Scallion oil noodles (cōng yóu bàn miàn 葱油拌面, literally scallion oil tossed noodles) are a deceptively simple street food packing a powerful flavour punch. I dare you to try eating only half a bowl, even when you’re already full! This morning I ate breakfast at home, then went straight out to shoot some noodle photos and I only planned to have a few mouthfuls….but there you go, three minutes later I could see the bottom of the bowl.
Scallion oil noodles are one street food you could reproduce quite easily at home (I like this recipe from Cecilia Chiang, minus the shrimp). The finest hand-pulled noodles are quickly blanched for a minute in boiling stock or water then rinsed, cooling them to room temperature. Earlier, a simple sauce has been made by frying julienned scallions until they are dark and crisped, removing them, then adding salt and soy sauce to the hot oil. A bowl is prepared by being filled with a couple of spoonfuls of the scallion oil/soy sauce mixture, on top of which goes a tangle of noodles then a small handful of crispy fried green scallions. As you mix the noodles they become coated with the oil and soy, giving each strand a slippery tasty covering of sauce – a lovely contrast to the sweetness and crispness of the fried scallions. Add black vinegar to taste as you eat for extra flavour.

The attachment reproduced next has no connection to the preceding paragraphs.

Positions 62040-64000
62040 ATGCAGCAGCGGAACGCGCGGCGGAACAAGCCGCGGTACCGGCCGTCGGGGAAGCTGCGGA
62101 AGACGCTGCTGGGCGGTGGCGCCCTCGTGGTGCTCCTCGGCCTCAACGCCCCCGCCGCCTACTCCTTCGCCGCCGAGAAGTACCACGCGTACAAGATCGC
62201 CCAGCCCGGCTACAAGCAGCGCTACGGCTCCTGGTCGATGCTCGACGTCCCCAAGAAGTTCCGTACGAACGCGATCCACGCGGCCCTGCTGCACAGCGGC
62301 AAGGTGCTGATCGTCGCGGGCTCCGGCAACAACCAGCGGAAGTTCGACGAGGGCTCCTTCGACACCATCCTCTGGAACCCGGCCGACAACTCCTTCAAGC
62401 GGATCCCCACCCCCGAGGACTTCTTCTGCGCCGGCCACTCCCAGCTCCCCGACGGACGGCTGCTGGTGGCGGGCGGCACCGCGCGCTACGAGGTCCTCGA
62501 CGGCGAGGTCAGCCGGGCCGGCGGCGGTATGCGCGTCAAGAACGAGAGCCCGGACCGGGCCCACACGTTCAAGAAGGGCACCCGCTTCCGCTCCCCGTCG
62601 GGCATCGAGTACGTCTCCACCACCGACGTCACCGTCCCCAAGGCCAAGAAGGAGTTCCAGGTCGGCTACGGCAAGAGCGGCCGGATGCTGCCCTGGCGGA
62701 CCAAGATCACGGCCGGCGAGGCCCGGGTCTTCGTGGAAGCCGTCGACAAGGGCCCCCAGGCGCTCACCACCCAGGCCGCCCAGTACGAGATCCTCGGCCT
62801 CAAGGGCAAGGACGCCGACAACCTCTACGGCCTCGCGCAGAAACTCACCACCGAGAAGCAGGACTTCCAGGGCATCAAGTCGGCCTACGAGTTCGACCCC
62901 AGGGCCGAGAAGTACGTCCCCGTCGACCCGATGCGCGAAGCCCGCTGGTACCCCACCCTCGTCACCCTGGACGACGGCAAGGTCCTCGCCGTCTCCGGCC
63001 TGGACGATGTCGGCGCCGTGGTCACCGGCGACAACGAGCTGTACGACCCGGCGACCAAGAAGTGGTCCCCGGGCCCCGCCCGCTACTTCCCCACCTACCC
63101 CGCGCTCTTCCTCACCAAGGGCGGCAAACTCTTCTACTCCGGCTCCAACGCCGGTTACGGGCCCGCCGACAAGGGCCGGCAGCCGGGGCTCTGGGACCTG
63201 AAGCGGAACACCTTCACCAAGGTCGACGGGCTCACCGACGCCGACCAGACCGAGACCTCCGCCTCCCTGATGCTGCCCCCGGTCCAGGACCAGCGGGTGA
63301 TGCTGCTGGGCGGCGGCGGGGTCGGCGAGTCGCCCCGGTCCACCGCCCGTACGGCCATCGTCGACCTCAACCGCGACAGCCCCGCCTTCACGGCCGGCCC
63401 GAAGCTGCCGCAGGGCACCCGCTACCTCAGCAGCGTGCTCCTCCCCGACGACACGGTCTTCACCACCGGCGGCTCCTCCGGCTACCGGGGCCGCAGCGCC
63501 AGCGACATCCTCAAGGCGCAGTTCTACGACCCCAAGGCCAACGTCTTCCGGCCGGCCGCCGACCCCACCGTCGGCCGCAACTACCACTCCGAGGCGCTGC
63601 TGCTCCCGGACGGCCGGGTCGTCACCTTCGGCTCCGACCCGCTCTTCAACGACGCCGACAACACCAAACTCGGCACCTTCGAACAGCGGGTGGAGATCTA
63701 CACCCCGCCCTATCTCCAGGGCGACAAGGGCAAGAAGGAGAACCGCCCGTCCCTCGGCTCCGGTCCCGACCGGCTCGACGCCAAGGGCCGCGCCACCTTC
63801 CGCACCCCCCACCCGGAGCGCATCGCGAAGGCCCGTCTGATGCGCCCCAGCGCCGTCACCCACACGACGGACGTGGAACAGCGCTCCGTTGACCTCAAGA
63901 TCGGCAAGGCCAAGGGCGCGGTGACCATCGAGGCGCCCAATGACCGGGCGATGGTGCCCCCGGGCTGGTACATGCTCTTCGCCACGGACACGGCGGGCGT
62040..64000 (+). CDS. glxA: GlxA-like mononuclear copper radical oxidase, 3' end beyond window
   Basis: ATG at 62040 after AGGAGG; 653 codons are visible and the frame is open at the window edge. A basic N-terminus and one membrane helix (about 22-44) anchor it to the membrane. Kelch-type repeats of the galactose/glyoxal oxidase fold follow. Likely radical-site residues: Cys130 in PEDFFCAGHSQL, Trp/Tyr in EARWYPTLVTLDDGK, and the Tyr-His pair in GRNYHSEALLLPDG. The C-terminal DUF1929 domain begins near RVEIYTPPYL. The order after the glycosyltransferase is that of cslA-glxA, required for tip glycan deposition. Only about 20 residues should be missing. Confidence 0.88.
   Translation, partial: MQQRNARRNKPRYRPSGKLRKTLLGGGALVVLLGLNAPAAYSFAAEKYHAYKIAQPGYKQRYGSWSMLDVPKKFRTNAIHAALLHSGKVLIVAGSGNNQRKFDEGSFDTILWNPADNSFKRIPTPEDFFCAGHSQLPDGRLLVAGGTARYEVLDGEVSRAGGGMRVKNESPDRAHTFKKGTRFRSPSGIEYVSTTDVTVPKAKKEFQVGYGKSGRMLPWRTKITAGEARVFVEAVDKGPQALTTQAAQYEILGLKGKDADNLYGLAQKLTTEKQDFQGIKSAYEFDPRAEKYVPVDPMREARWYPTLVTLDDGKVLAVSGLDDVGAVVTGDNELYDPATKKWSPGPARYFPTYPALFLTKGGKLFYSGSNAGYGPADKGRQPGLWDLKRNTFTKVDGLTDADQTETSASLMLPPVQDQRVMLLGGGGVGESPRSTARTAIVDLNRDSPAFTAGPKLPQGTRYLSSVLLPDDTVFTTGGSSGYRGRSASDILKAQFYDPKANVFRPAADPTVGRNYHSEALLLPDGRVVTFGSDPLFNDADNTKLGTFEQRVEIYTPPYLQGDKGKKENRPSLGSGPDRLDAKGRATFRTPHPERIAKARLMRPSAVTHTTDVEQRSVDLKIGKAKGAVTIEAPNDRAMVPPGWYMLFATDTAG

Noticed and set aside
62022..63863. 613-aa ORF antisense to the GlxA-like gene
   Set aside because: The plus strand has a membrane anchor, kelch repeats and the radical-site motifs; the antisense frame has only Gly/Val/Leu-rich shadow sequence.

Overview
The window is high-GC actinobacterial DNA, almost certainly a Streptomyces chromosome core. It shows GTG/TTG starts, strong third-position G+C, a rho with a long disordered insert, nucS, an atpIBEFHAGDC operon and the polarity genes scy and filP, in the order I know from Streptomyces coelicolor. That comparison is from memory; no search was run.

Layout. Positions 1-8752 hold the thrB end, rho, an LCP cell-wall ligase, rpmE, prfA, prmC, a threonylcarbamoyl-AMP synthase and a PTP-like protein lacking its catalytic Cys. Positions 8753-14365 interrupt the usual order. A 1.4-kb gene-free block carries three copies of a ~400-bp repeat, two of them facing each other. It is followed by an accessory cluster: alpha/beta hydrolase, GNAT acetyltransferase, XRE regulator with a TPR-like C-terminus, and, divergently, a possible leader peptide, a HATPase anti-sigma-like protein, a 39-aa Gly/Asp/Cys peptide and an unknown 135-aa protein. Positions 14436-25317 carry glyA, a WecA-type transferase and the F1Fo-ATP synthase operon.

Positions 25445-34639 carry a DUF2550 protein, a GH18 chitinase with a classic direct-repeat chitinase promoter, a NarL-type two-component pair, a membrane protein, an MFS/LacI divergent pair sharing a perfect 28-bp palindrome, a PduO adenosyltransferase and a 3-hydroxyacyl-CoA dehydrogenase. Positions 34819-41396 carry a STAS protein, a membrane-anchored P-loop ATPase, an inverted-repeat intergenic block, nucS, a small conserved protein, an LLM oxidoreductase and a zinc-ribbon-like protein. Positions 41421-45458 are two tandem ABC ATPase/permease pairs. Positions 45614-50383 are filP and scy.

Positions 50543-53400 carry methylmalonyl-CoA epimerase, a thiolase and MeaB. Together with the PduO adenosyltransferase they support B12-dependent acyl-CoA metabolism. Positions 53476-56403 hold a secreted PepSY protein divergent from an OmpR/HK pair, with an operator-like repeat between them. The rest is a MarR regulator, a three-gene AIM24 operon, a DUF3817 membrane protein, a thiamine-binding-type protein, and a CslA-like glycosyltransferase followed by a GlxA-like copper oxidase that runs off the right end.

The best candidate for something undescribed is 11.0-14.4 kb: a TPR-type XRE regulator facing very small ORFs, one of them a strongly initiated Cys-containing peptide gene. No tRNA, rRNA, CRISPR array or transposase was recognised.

This classic Shanghai home-style dish is often the cheapest bowl in any street-side noodle restaurant at around 5 yuan (80 cents) but is also served in upmarket Shanghainese restaurants towards the end of a meal. When sharing, the waitress will bring a large bowl of cong you ban mian and tosses the noodles tableside, serving everyone with individual smaller bowls.
In my local noodle shop, the cong you ban mian are one of seventeen different noodle dishes you can order from the vast wall menu, which runs to a total of eighty-seven dishes. I can’t vouch for the other eight-six dishes because I’m usually just there for the noodles, but all of them are produced in a kitchen the size of a closet. A-stounding.
The Shanghai Street Food Series
Number 24 Guotie – potsticker dumplings
Number 25 Nuomi Cai Tou – fried clover pancakes